DCCWiki, a community DCC encyclopedia.
Jump to: navigation, search

Summary: While the Digital Command Control signal on the track does not have polarity, it does have a phase relationship between the rails. Direction is controlled directly by the multifunction decoder in the vehicle.

The term Phase is the correct term describing the relationship of the voltages applied to the rails.

The NMRA/NMRA Standards refer to one rail as being positive, which is determined by which direction the locomotive is facing. This term establishes a reference point, it does not indicate polarity. This is strictly for the purpose of maintaining compatibility with Analog DC operation.


Phase in Digital Command Control

Digital Command Control employs a binary signal on the rails, so there is no concept of polarity. No negative voltages are present on the rails, they are either logically High or Low. The multifunction decoder controls both speed and direction, receiving instructions from the command station.

The phase of the signal on the rails is important, as incorrect wiring will create a short circuit. As shown on the oscilloscope traces the rails alternate between On and Off. [1][2]


Phasing is important. When wiring for reverse loops, power or booster districts it is important that the correct phase relationships be maintained.

For a reverse loop a phase inversion device automatically corrects any phase mismatches between the mainline and the loop.

For other applications, the wiring must be done in such a manner that the correct relationships are maintained. To determine if there is a phase mismatch, measure the voltage across the rail gap between two districts. If the meter indicates a difference in potential by displaying voltage, the phases are out of sync between those two segments. If the meter displays little to no voltage, both segments are in phase.

Determine where the issue lies and correct it. A booster district mismatch can be fixed by reversing the connections for Rail A and B at the booster. For power districts, connections at the power management device will require correction.

Reverse Sections

Main article: Reverse sections

Although there is no electrical polarity, you still have to deal with reverse sections on your layout. The phase of the rails is important in DCC. Rail A is aways the inverse of Rail B. If the track turns around back onto itself, the right rail (A) will come in contact with the left rail (B), creating a short circuit by connecting one phase to the other; the same as placing a metal object across the rails.

If the rails are out of phase across a gap, there is a potential difference between them, which can be measured. Should a metal wheel bridge that gap, current can flow from the energized section into the unenergized section, causing a short circuit. An auto reverse will maintain the correct phase relationships between a reversing loop and the approach track. As the direction of travel is determined by the decoder, the train will continue to move as if nothing happened. If an auto reverser is not used, the booster(s) will immediately disconnect during the short to avoid damage to their outputs caused by excessive current flows.

The same issue can happen if the frog in a turnout is incorrectly phased, the point rails are electrically one unit and not isolated, or with point rails which are insulated from each other, a wheel lacking the the 3º taper bridges those rails at the heel of the frog.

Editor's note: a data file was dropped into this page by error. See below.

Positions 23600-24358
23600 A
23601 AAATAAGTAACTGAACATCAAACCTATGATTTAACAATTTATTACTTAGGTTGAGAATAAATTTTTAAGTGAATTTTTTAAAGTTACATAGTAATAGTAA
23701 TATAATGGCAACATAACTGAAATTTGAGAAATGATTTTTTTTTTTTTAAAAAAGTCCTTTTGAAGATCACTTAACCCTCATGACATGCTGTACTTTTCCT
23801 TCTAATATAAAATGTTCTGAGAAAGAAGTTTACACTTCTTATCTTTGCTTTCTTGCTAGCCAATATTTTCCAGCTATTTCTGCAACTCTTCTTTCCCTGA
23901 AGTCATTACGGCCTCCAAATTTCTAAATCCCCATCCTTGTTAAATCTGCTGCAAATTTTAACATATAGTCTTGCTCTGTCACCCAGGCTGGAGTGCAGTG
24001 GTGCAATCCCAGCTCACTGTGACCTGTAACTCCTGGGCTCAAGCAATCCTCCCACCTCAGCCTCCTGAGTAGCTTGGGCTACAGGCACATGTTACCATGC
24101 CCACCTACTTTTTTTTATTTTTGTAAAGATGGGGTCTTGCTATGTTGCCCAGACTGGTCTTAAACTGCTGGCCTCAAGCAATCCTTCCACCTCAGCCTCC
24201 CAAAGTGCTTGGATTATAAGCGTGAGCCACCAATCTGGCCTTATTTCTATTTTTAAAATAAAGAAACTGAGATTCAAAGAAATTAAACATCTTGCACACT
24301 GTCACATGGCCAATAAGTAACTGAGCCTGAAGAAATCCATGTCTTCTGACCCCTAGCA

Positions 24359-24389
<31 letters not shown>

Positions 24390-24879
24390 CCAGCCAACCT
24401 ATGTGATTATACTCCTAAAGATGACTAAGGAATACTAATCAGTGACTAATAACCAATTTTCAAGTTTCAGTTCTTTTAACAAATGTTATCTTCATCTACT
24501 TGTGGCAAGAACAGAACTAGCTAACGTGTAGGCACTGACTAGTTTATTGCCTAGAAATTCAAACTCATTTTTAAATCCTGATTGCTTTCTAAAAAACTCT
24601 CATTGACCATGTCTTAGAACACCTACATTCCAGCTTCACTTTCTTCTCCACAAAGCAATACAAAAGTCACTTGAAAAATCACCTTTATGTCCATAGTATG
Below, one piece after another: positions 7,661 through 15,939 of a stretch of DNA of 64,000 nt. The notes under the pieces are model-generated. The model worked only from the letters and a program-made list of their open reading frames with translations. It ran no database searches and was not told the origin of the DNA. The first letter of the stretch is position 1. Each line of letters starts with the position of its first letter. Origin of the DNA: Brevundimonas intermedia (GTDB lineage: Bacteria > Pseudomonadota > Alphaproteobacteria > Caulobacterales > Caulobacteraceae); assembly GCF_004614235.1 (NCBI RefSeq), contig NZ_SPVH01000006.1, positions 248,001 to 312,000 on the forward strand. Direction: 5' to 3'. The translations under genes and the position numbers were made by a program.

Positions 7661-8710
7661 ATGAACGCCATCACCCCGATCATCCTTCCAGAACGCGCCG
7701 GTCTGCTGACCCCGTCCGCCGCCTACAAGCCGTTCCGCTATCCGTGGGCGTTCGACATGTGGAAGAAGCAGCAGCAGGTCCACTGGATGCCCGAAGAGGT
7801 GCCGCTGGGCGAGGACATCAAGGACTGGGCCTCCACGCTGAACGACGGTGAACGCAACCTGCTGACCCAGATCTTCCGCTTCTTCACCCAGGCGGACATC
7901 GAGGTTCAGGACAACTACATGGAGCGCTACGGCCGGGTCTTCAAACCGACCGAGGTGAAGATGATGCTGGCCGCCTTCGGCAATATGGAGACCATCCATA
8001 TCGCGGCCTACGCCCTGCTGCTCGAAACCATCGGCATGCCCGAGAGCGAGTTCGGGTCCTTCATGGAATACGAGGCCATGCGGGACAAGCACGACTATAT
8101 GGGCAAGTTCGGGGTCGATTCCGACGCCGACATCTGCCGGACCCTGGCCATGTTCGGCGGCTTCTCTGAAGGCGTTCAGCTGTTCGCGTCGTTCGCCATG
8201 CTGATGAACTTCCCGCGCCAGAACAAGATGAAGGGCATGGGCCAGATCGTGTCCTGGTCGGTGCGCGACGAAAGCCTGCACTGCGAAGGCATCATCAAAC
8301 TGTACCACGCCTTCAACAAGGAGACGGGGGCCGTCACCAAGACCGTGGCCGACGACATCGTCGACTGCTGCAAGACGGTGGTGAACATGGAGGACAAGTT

Matching phase is very important with booster districts: Both boosters must be in phase to ensure trouble-free operation as trains move across the gap from one district to the next. Also, only one booster should have the autoreverse mode active otherwise an endless series of phase reversals will occur as the two boosters attempt to maintain the correct phase relationships.


Main article: Turnout

Often there are issues with turnouts manufactured prior to the introduction of DCC. The likely culprit is the gap between the stock and switch rails[3]. When the switch rails are wired together, as often found in older designs, they will both be at the same potential. A metal wheel can bridge the gap between the stock and switch rail, causing a short. Checking wheelsets for proper gauging helps with this issue. Ensuring the stock rail and its adjacent switch rail is in phase by modifying the turnout is another option.

The phase relationship between stock and switch rail is the main feature of the DCC Compatible turnout. It is also important that the point rails[4] are not connected together, and if they are, that each one has a gap between it and the downstream trackage.

Analog Operation

In Analog, two conditions determine the direction of the locomotive: Amplitude and Polarity. The amplitude of the voltage determines speed, and the polarity (direction of current flow) determines the direction the motor rotates. Changing those parameters directly affects the speed or direction of your train. Many multifunction decoders can operate on DC.

See also

  1. Many modellers will make statements referencing a negative voltage on the rails. This is based on observation of an oscilloscope's trace of the DCC signal on the track. It is misleading, as the track is floating, meaning there is no zero reference.
  2. There are no negative voltages, but the current flows from High to Low. Thus, the direction of current follows which rail is high at that point in time.
  3. Sometimes referred to as the points, or inaccurately labelled as point rails.
  4. The Point Rails are a part of the frog, which come to a point at the toe of the frog. Confusion arises from inaccurate terminology, confusing the switch rails with the point rails.